MADISON – Abraham Lincoln is the next historical figure whose statue deserves removal, some University of Wisconsin-Madison students say.
Students in the UW-Madison’s Black student union are calling on university officials to remove the statue of the nation’s 16th president – a campus symbol that has sat atop Bascom Hill for more than a century and represented good luck for students before exams and after graduation.
It’s beloved for many students on a campus that enrolls mostly white teens, reminding them of Lincoln’s successful effort to abolish slavery. But for Black students calling for its removal, keeping the statue erases the president’s position against racial equality.
“He was very publicly anti-Black,” Nalah McWhorter, the president of the Wisconsin Black Student Union, told Channel3000. “Just because he was anti-slavery doesn’t mean he was pro-Black.”
Lincoln fought to preserve the nation as southern states broke away to create their own country to maintain an economy built on free labor provided by Black slaves, and he signed legislation freeing the slaves after the Civil War was over.
But news reports published before the war during debates with Stephen Douglas quote Lincoln as also saying he was opposed to allowing Black residents to vote, be jurors, hold elected offices and marry white people.
Lincoln also is quoted in an 1858 Chicago Tribune article on the debates as saying “there is a physical difference between the white and black races which I believe will forever forbid the two races from living together on terms of social and political equality.”
He said, “Awhile they do remain together there must be a position of superior and inferior, and I as much as any other man am in favor of having the superior position assigned to the white race.”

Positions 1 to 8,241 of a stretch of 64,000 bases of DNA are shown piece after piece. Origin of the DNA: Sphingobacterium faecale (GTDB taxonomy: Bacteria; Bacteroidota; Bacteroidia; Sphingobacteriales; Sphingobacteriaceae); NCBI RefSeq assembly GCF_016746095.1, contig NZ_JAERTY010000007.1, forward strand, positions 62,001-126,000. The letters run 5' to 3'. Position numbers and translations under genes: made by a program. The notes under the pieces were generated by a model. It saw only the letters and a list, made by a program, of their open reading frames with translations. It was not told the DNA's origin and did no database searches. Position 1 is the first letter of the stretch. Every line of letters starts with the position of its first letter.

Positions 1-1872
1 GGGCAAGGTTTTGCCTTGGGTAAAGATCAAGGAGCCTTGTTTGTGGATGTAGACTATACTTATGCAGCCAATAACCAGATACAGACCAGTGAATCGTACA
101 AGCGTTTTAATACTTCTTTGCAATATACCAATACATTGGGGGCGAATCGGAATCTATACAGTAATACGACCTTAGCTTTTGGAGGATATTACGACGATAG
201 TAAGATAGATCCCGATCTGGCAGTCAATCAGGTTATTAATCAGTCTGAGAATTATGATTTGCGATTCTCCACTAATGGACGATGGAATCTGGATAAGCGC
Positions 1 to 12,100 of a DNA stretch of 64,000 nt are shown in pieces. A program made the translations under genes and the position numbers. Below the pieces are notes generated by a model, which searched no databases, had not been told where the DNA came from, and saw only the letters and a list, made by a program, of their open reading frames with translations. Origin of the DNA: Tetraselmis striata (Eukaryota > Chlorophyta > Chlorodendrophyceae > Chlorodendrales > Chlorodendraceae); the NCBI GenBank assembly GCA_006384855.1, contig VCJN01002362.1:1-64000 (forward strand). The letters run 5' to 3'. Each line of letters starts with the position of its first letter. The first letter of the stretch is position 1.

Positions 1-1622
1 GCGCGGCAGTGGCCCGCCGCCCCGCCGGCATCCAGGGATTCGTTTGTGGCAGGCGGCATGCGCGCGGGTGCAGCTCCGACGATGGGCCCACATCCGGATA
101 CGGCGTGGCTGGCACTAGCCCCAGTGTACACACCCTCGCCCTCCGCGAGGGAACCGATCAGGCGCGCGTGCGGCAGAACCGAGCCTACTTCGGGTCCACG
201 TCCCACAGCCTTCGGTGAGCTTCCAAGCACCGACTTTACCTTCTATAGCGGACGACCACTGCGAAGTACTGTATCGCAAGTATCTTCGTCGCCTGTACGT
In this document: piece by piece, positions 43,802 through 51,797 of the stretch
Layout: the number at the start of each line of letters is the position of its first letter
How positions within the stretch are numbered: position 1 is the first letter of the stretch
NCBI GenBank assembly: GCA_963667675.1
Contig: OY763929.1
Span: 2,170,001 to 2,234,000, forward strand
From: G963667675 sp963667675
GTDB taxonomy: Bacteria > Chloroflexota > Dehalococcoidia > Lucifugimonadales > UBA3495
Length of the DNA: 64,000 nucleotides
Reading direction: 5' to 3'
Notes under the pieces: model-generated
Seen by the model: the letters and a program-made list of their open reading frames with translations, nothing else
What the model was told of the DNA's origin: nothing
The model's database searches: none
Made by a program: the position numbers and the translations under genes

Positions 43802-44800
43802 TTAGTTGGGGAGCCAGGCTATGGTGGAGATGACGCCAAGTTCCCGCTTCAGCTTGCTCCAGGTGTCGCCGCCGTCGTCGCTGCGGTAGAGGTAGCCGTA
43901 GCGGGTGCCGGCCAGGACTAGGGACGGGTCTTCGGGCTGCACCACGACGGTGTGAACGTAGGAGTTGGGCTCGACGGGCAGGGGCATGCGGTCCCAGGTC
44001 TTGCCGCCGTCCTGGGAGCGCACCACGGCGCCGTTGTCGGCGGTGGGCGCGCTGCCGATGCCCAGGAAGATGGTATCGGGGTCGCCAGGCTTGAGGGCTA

But he also was morally opposed to slavery. In a speech in 1854 in Peoria, Illinois, he said “my ancient faith teaches me that ‘all men are created equal;’ and that there can be no moral right in connection with one man’s making a slave of another.”
UW-Madison Chancellor Becky Blank invited students to examine Lincoln’s “complex legacy, which may appear flawed after 150 years.”
“As the leader of UW-Madison, I believe that Abraham Lincoln’s legacy should not be erased but examined, that it should be both celebrated and critiqued,” Blank said in a statement issuing support for keeping the statue.
Republican Senator Duey Stroebel praised Blank’s decision
“One group’s objection should not constitute grounds to remove a statue (of) an American hero,” Stroebel said in a statement. “The taxpayers that support UW-Madison should be wary of any effort to minimize the importance of American heroes like Lincoln and Hans Christian Heg, whether those efforts come at the hands of a lawless mob or at the hands of a student group.”
Scrutiny of the monument comes days after protesters ripped down two iconic statues around the Wisconsin State Capitol just blocks away from where the Lincoln statue sits.
The university’s police department said they currently have a plan in place to protect the Lincoln statue but would not release details.
UWPD spokesman Marc Lovicott said they’ve been aware of the proposal for the past several weeks due to circulating social media posts.
“We’ve taken some action already,” Lovicott said. “We’ve been working on this for a while.”
McWhorter said keeping the statue shouldn’t be the university’s priority.
“For them to want to protect a breathless, lifeless statue more than they care about the experiences of their Black students that have been crying out for help for the past 50, 60 years, it’s just a horrible feeling as a student, as a Black and brown student on campus,” she said.
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